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people is sure at last to be the controlling power, a profound common sense is the best genius for statemanship. Hitherto the wisdom of the President's measures has been justified by the fact that they have always resulted in more firmly uniting public opinion."

It is manifestly evident to candid minds that slavery was the cause of our troublous times, and that the course pursued by the President, under divine direction, was such as to overthrow slavery, and thus secure peace. There could be no permanent peace or prosperity with that accursed system among us, which the great Methodist, John Wesley, declared to be "the sum of all vil lanies."

President Hopkins, of Williams College, has summed up the proofs of the direful effects of slavery in the following words:

"Slavery may stand as the type and culmination of all oppressive systems, and the testimony consists in a manifestation of its legitimate and matured fruits.

"Till our armies went South, and Southern prisoners came North, there was but a slight impression among us of the general ignorance under such a system; of the number who could not read, or sign their names. But for this ignorance, there could have been no rebellion. There had been no adequate conception of the want of thrift and general behind-handedness, nor of the pervading spirit at once of license and of despotism. What were called the abuses of the system were more frequent and foul than had been supposed. But these are little compared with the spirit of the system as revealed,first by atrocities in the treatment of Southern Union men, not exceeded by any thing in the Sepoy Rebellion; second by the massacre at Fort Pillow, intended to be the inauguration of a policy; third by the preparations to blow up Libby Prison; fourth by the deliberate, sys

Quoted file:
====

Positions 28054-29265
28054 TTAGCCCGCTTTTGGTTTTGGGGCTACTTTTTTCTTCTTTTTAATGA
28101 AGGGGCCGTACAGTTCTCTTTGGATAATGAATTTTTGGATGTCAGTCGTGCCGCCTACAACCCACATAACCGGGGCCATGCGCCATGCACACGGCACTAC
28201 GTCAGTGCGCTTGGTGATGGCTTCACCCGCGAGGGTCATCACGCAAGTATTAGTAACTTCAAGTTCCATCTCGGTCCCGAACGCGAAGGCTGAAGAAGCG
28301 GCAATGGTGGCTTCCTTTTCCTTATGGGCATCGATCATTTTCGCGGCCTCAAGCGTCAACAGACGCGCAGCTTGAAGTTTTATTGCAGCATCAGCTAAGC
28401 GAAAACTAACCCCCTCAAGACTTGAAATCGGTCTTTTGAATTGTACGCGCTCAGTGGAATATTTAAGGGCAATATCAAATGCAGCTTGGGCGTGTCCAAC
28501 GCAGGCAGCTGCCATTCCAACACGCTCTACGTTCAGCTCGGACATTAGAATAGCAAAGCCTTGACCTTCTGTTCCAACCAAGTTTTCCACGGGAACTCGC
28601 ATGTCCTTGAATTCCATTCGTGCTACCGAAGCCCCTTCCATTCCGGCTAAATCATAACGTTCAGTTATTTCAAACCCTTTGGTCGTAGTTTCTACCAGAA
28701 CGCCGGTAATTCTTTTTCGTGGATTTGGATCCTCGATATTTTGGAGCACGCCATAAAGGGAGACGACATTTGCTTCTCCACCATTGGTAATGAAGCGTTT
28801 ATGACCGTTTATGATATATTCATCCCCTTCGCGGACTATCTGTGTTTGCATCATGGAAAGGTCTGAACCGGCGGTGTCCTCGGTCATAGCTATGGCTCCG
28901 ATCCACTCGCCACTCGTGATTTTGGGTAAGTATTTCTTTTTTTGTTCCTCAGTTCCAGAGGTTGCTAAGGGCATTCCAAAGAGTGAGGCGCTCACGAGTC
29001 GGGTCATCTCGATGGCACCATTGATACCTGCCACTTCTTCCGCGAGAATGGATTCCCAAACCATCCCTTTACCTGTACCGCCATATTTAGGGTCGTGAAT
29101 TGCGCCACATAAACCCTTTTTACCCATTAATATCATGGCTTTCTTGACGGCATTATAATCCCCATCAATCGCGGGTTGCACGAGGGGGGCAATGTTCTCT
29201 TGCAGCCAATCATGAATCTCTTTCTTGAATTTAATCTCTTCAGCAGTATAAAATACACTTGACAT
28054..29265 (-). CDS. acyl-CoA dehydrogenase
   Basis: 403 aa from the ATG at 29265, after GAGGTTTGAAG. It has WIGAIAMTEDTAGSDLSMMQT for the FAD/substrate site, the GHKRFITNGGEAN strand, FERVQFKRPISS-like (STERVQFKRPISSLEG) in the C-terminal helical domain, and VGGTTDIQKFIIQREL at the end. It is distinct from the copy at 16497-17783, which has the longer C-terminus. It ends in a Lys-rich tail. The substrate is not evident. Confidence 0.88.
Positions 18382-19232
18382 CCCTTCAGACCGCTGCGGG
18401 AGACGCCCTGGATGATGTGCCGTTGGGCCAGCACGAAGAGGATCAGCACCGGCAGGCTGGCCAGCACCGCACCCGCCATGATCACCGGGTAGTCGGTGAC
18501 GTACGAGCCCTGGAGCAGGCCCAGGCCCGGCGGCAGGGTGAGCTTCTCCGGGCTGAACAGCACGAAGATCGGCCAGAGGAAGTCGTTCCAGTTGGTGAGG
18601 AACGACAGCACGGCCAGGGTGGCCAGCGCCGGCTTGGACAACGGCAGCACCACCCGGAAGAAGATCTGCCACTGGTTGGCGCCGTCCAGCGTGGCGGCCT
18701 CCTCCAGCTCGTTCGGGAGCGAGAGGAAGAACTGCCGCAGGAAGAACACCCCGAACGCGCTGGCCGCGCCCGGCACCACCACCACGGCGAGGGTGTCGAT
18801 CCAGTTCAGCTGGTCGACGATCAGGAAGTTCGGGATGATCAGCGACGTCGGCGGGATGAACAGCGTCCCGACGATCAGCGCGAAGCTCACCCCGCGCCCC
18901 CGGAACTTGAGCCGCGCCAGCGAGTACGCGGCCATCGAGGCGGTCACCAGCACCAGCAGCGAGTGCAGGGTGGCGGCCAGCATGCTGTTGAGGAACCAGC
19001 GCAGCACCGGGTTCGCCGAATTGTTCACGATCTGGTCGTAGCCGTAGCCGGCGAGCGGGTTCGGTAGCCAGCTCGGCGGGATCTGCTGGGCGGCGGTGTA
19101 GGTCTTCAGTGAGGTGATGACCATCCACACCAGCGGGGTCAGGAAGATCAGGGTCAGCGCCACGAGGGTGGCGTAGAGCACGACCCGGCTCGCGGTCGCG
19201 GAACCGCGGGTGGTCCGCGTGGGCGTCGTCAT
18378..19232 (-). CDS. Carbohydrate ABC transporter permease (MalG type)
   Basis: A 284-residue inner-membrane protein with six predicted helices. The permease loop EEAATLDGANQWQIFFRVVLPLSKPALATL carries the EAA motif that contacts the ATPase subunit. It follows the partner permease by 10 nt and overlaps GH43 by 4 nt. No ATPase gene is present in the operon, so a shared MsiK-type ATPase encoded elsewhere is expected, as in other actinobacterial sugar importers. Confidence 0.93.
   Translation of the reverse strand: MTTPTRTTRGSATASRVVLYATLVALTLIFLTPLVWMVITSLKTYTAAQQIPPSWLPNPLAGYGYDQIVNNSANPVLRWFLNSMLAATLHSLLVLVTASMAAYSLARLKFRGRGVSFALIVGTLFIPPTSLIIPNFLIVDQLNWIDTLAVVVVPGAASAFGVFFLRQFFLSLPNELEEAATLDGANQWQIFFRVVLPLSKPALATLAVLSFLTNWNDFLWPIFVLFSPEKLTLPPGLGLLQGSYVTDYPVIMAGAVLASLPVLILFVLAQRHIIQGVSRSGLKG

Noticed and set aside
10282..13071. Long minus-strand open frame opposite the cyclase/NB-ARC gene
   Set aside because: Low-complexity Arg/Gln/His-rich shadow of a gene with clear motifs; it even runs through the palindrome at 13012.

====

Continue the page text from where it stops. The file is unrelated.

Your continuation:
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tematic, long-continued exposure, neglect, and starvation of Union prisoners; and, finally, by the assassination of the President. These things we do not charge to all the people of the South. They are like other men. Many are better than their system but we do charge them to the spirit of the system; and we say, that by these exposures and revelations, culminating as they did in a way to send a thrill of horror through the civilized world, God has pilloried the system before the nations, and all that has affinity with it.